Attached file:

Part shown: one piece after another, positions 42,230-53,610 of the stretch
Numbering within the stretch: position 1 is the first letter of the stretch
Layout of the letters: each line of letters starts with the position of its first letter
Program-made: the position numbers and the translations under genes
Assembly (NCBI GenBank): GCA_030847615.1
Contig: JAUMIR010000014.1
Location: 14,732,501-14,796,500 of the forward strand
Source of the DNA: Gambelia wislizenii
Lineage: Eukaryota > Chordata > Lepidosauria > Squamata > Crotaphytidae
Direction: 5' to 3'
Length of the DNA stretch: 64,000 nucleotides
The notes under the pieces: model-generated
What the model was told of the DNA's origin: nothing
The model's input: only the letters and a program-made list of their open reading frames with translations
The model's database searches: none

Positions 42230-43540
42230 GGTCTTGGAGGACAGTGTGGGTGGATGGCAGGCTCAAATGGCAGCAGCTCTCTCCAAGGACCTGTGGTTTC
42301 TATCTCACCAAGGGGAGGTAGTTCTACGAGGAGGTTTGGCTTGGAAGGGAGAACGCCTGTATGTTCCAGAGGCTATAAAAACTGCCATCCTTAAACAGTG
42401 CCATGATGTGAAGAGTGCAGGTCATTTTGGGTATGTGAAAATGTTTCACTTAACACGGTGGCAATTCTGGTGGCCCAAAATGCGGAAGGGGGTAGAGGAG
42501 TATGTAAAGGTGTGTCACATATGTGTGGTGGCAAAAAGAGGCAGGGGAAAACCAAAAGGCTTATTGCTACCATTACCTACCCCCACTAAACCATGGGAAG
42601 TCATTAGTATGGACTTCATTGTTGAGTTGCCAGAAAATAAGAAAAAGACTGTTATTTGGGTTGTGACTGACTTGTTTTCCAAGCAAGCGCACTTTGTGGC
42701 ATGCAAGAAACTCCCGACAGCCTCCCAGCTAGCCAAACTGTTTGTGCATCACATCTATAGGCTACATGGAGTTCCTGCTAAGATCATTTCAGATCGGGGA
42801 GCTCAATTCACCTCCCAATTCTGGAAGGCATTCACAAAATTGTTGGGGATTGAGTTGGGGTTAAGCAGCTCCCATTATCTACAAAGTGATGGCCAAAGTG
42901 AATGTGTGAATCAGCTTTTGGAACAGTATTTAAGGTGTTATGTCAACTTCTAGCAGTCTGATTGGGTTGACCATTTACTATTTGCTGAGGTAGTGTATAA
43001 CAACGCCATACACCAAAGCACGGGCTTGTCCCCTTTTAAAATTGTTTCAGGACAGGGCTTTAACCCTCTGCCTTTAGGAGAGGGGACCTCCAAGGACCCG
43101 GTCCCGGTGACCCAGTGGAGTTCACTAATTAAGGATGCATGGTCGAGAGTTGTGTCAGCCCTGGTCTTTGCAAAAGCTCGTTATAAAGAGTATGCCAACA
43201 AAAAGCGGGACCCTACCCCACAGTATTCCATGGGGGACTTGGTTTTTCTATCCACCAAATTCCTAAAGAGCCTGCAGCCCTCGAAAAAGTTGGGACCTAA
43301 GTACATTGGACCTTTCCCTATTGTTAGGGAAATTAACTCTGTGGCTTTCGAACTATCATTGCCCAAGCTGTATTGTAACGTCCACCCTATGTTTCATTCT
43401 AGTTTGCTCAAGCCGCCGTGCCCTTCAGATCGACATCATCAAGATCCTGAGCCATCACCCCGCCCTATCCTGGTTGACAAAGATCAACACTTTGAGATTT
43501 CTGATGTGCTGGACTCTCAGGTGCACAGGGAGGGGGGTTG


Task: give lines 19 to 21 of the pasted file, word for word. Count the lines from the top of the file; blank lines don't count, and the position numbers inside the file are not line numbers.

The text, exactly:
42401 CCATGATGTGAAGAGTGCAGGTCATTTTGGGTATGTGAAAATGTTTCACTTAACACGGTGGCAATTCTGGTGGCCCAAAATGCGGAAGGGGGTAGAGGAG
42501 TATGTAAAGGTGTGTCACATATGTGTGGTGGCAAAAAGAGGCAGGGGAAAACCAAAAGGCTTATTGCTACCATTACCTACCCCCACTAAACCATGGGAAG
42601 TCATTAGTATGGACTTCATTGTTGAGTTGCCAGAAAATAAGAAAAAGACTGTTATTTGGGTTGTGACTGACTTGTTTTCCAAGCAAGCGCACTTTGTGGC